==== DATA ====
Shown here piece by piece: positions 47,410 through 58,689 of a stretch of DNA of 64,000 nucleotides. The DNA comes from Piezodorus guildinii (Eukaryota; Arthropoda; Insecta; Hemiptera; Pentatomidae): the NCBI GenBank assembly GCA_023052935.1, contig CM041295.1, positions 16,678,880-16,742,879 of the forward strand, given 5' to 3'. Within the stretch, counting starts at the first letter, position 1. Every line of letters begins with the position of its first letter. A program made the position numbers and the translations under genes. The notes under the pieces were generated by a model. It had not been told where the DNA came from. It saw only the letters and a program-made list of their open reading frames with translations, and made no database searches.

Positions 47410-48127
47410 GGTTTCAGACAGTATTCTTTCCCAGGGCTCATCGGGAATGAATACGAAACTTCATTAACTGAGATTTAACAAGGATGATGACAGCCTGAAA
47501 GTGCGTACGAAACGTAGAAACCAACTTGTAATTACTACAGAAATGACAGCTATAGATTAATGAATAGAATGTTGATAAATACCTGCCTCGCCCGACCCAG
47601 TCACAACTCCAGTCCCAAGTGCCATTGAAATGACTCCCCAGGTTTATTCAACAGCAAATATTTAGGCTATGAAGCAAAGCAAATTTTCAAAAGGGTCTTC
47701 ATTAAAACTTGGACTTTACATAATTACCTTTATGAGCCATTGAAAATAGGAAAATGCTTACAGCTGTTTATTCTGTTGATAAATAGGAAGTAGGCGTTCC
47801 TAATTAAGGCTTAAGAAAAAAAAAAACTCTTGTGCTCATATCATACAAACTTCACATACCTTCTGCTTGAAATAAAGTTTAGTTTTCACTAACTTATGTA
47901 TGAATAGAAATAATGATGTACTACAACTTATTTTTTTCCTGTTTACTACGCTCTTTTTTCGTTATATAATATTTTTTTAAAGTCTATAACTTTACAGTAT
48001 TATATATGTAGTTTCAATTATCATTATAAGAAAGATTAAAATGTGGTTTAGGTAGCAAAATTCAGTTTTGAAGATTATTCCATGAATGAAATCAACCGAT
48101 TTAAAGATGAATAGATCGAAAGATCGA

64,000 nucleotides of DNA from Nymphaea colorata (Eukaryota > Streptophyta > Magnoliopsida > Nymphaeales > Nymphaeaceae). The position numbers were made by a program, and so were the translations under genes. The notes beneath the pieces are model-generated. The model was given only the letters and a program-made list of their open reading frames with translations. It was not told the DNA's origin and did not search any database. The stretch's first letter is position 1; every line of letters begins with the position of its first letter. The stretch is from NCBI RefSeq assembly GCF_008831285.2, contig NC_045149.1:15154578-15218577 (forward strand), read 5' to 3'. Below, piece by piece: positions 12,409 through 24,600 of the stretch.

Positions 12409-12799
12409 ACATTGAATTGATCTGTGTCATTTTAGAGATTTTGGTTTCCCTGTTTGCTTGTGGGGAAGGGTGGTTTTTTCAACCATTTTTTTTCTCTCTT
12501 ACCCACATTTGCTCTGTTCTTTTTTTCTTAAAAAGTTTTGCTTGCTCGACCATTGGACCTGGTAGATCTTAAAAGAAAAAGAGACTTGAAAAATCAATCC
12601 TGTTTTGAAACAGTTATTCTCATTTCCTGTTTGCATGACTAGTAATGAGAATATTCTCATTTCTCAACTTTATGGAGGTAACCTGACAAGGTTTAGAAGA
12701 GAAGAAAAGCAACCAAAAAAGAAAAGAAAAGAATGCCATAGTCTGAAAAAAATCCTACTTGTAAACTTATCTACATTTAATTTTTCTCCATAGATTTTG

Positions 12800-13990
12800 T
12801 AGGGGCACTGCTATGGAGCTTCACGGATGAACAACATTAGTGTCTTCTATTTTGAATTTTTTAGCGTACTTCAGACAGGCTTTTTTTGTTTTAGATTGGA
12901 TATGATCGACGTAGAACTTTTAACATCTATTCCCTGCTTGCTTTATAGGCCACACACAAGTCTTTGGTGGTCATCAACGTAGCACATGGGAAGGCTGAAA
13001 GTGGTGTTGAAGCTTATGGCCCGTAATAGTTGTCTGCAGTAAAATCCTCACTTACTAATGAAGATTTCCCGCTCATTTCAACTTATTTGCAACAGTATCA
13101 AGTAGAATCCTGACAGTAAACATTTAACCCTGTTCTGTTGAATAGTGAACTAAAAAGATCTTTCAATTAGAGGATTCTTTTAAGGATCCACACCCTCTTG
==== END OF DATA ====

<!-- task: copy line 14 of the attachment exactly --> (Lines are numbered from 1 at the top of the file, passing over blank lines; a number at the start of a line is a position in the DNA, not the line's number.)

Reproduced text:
12501 ACCCACATTTGCTCTGTTCTTTTTTTCTTAAAAAGTTTTGCTTGCTCGACCATTGGACCTGGTAGATCTTAAAAGAAAAAGAGACTTGAAAAATCAATCC